32. 32. BUILDING BLOCKS FOR PPPS (1) PPP enabling Laws and Regulations, Procurement Guidelines, (1) Legislative, Institutional & Sector Legislation, Institutional setup, Fiduciary Oversight body, Fiscal commitments Framework and Contingent liability management PPP Enabling Environment (3) Capacity of local (2) Commerciallyfinancial and capital Viable, Governmentmarket, Financial (3) PPP (2) PPP Project Support, Financing Pipeline Infrastructure Plan,instruments and vehicles,Risk mitigation products Transaction Advisory Support
  33. 33. THE WORLD BANK GROUP SUPPORT TO PPPSSTRATEGY INSTRUMENTS Instruments Partnerships Knowledge • Public-Private • Technical Assistance Dialogue • Capacity Building • Partnership Platform • Project Pipeline Preparation • Guidelines, Standards Finance • Early Stage Financing • Construction phase finance • Risk management tools • Environment for long term patient capital • Financial Engineering – customized financial solutions for client needs
  34. 34. THE PPP DEVELOPMENT AGENDA • Concerted efforts by all World Bank-IFC-MIGA units related PPP to develop the enabling environment required to ensure the level of certainty and predictability required for “serious” investors to make credible commitments • The WBG provides financial and technical support to nearly every element of PPPs, including: – strengthening of enabling legal, institutional and regulatory environments – design of and support on specific transactions – the provision of public sector financing at the sovereign and non-sovereign level – valuing of contingent liabilities – private sector debt and equity – key credit enhancements, such as Partial Risk and Credit Guarantees Source: World Bank PPP Day Presentation, December 2010
  35. 35. THE WORLD BANK GROUP PPP EXPERIENCE IN SSA As of 2011, the WBG has extended IFC a total of around $3.8 billion to investments in financing support the financial close of 50 PPP projects PPP transactions in energy, US$ 0.3bil transport, and water, of which: MIGA World Bank •14 independent power plants guarantees loans for more than US$1.3 billion of to private US$ 2.4bil investors financial support US$ 0.4bil •10 rail concessions─ Partial Risk Guarantees approximately US$1.1billion US$ 0.8bil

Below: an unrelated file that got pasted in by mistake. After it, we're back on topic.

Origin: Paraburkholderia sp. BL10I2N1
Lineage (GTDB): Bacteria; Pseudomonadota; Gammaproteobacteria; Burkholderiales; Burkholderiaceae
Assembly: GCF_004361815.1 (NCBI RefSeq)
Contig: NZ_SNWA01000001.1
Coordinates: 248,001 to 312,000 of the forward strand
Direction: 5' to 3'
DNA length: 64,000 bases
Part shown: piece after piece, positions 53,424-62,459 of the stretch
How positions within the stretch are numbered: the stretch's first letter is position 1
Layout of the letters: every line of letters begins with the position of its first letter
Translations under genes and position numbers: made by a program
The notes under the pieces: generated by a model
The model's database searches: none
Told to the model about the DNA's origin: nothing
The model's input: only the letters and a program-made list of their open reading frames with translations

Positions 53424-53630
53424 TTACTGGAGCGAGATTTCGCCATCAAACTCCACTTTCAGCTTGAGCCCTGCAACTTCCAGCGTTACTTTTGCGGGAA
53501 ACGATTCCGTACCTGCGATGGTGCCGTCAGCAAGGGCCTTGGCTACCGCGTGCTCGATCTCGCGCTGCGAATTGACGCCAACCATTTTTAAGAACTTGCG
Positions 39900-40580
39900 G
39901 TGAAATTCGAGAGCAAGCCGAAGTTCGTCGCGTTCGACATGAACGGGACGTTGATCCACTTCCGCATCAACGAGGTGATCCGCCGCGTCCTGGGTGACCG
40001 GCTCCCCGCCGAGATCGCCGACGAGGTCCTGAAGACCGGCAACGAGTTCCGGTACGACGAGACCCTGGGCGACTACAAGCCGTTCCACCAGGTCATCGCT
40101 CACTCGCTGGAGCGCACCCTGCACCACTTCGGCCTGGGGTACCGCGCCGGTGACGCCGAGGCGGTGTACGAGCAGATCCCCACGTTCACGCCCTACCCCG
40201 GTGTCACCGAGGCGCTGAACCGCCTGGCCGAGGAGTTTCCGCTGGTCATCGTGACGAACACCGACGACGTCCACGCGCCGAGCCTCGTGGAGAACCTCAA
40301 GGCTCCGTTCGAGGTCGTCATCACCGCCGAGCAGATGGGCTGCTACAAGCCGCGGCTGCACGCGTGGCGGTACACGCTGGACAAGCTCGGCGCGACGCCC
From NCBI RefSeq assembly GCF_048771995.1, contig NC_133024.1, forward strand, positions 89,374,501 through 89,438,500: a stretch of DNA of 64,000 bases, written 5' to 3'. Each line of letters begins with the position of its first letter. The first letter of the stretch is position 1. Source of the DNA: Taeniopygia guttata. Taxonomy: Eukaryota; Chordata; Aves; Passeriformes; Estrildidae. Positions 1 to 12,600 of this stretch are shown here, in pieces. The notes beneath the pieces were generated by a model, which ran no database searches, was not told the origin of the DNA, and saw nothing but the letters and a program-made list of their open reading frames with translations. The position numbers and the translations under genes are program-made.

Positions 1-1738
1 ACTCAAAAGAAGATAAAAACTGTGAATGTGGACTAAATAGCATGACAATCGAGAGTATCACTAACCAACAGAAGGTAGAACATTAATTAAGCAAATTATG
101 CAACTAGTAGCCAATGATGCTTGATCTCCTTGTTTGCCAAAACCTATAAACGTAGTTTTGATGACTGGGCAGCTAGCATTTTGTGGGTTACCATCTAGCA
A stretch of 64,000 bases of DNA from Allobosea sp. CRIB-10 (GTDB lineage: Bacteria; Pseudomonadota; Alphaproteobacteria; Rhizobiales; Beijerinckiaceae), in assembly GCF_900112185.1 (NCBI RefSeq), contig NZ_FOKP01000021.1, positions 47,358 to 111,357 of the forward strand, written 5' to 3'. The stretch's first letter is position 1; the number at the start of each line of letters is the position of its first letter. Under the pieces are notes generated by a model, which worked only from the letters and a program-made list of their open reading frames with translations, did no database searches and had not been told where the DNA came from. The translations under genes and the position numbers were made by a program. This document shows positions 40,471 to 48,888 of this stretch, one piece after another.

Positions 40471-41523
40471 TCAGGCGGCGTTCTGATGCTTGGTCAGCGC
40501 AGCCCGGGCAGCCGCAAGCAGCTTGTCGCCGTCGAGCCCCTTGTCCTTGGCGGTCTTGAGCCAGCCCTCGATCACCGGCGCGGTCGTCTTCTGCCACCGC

36. 36. EXAMPLES OF WBG SUPPORT TO PPPS IN SSA • Power : Bujagali hydroelectric dam (Uganda) and IPPs in Cote d’Ivoire, Kenya and Rwanda and West Africa Gas Pipeline between Nigeria and Ghana. • Toll road: Dakar- Diamniadio Toll Road (Senegal) • Ports concessions in Nigeria (of 24 container terminals), in Monrovia (Freeport) and Sierra Leone (Freetown). • Railways : WB support to PPP projects has been via technical assistance, covering the social costs of labor retrenchment programs and in financing railway infrastructure assets. (e.g. Camrail in Cameroon). • Joint teams are now working on a growing list of agribusiness operations with the aim of attracting increased private investments in agriculture. Such projects are being implemented in Burkina Faso, Cameroon, the Democratic Republic of Congo, Ghana, Guinea Bissau, Nigeria, and Zambia.
  37. 37. AGRIBUSINESS IN SSA • Agriculture and agribusiness together are projected to be a US$ 1 trillion industry in sub-Saharan Africa (SSA) by 2030 (compared to US$ 313 billion in 2010), and they should be at the top of the agenda for economic transformation and development • The challenge is thus threefold: – (1) develop downstream agribusiness activities (such as processing) as well as upstream activities (such as supplying inputs), – (2) develop commercial agriculture, and – (3) support and link smallholders and small enterprises to productive value chains
  38. 38. 3 Stage Model to Agribusiness 1. Production 2. Transformation 3. Commercialization Our Approach • Attract anchor investors • Build on existing situation/reality• Promote aggregation beyond smallholder (stakeholder organization/interventions focusing on market development)• Technology – tech requires upfront costs and expertise, which we can provide, improving viability
  39. 39. Overcoming Constraints• Improving the performance of output markets• Facilitating access to inputs and technology• Enhancing access to land and tenure security• Upgrading infrastructure using public- private partnership where possible• Financing agribusiness• Building skills and entrepreneurship• Ensuring inclusive investments
  40. 40. INSTRUMENTS 1. Facilitate venture capital investments combined with mentorship and technical assistance. 2. Use a targeted matching grant with agribusiness startups and/or lines of credit accompanied by technical assistance. 3. Tailor the PPP model to agribusiness.
  41. 41. Business OpportunitiesDuring Project Preparation During Implementation - the borrowing country, not the World-Limited consulting services for Bank, is responsible for buying orthe World Bank to help design the “procuring” goods and civil works andproject– eg. Conduct feasibility selection consultants.studies, analytical papers etc. - the Implementing Agency that was established during project preparation is-the opportunities vary in size but the main point of contact for companiesare usually below US$ 200,000. on procurement matters. - there are generally contracts for-there are generally no consulting services above US$ 200,000.opportunities for suppliers of - equipment and civil works contracts cangoods and civil works when a be in the millions of dollarsproject is in the Pipeline. - -all contracts require the publication of a request for expression of interest in the UN Development Business and dgMarket websites.
  42. 42.
  43. 43. Business Opportunities Invitations to bid or express interest for contracts under World Bank-financed
  44. 44. THANK YOU!!